Do they think people in their 60’s are feeble-minded?

blog pic 0001Does TV advertising’s targeted scripting and visual imagery assume that 60+ year old viewers need persistently boorishly condescending messaging?

David Wesley Tonkin

I think it does!

Not all advertising; but there is certainly a growing volume in my opinion.  Also I do not think that it is all “intentionally” offensive.  Bear in mind, advertisers rely on, and delegate to, the alleged experts to help them visually craft and script their advertising. Probably some of the same experts who coined the term “wellness” … that wonderfully gauche and prevalent word that makes no sense in a sentence … “How is your wellness these days?” What is wrong with “health”?

A local Wellness Center advertises a section of their facility called the “Silver Sneakers” area for 60+ patrons. They can argue that it puts these patrons where they are “comfortable”.  It will also have the opposite effect in many instances; it will say to a voluminous number of people that we want to keep you away from the mainstream revenue source. We do not want you discomfiting or getting under the feet of our potentially more numerically lucrative hardbody and lunk population.

Maturity may potentially mean we realize it is smarter to walk around a big rain puddle; not jump right into it as we did in our youth. However, that does not mean we do not have exuberant notions. Do not be condescending based on bad assumptions, stereotypes or worse; misconceptions about numerical age.

Then there is the other annoyance … celebrity spokespeople. They are usually actors that are sometimes recognizable for conspicuous roles in TV series and movies going back in some instances to the 1970’s.  I may be missing the point … but how does “performance as an actor in a leading / supporting role” make them qualified to advise me on retirement finances, reverse mortgages and “final expenses” (chilling; almost Orwellian!)?  There is no logical credibility! Or do some misinformed advertisers really think I will buy their product or service because I still dotingly remember their spokespersons on-screen shenanigans or derring-do in the distant past?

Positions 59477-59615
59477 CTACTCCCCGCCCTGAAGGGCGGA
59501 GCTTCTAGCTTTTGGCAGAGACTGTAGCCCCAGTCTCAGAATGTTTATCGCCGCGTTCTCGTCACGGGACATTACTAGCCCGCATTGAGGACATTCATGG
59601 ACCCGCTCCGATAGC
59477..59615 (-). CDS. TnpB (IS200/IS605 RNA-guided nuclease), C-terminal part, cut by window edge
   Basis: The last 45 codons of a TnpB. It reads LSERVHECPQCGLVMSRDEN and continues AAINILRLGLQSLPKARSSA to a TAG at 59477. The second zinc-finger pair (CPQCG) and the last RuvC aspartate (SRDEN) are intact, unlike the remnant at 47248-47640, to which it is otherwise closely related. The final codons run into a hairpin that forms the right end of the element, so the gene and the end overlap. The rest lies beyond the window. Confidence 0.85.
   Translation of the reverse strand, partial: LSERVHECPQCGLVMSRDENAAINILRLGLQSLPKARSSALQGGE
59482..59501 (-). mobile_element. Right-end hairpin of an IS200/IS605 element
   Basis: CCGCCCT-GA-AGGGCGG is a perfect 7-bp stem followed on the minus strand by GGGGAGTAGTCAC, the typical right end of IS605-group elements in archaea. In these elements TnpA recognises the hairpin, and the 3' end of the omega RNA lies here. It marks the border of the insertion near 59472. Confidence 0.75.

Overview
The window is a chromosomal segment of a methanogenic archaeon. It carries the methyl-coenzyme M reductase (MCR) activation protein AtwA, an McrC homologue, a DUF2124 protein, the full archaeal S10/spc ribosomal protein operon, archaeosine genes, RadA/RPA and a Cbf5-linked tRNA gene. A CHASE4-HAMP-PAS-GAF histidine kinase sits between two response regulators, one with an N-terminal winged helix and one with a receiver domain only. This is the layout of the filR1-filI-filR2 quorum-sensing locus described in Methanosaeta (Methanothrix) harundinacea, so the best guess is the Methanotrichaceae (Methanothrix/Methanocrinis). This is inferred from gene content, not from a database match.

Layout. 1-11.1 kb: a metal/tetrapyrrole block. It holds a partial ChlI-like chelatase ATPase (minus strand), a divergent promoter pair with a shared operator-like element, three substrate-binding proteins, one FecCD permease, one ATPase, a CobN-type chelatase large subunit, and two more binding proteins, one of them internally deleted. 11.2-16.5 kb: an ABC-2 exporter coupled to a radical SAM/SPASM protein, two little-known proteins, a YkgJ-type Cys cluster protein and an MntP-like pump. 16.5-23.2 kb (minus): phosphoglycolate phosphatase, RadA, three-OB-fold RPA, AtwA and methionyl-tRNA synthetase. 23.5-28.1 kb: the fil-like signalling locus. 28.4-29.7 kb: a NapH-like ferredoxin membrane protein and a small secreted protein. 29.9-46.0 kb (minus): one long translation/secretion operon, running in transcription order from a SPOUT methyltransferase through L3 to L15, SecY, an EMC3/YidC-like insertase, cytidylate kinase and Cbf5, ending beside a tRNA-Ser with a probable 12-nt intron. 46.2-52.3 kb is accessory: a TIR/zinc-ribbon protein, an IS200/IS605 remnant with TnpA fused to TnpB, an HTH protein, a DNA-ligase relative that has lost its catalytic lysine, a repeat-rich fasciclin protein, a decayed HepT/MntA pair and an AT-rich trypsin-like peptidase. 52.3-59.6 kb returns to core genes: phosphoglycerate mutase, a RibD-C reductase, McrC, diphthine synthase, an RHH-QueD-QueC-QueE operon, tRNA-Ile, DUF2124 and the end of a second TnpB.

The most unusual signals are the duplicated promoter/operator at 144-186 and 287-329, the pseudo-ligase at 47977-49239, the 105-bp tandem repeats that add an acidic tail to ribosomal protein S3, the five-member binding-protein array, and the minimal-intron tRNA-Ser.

When I glimpse a successful Olympic medal winning athlete or former athlete of some renown selling athletic wear or a celebrated chef selling cast-iron cookware I get it. Imagine the immortal Sergeant Schultz from “Hogan’s Heroes” telling you to buy an exercise device that guarantees six-pack abs; bit of a believability gap you think?

Why do ads aimed at 60+ people often start with the nauseatingly loud words “Attention, attention!” or “You need a pen to write down this important number” Why? Do they assume we are aurally challenged (politically correct word for deaf) dozing and drooling inattentively in front of the TV or do not know what is important?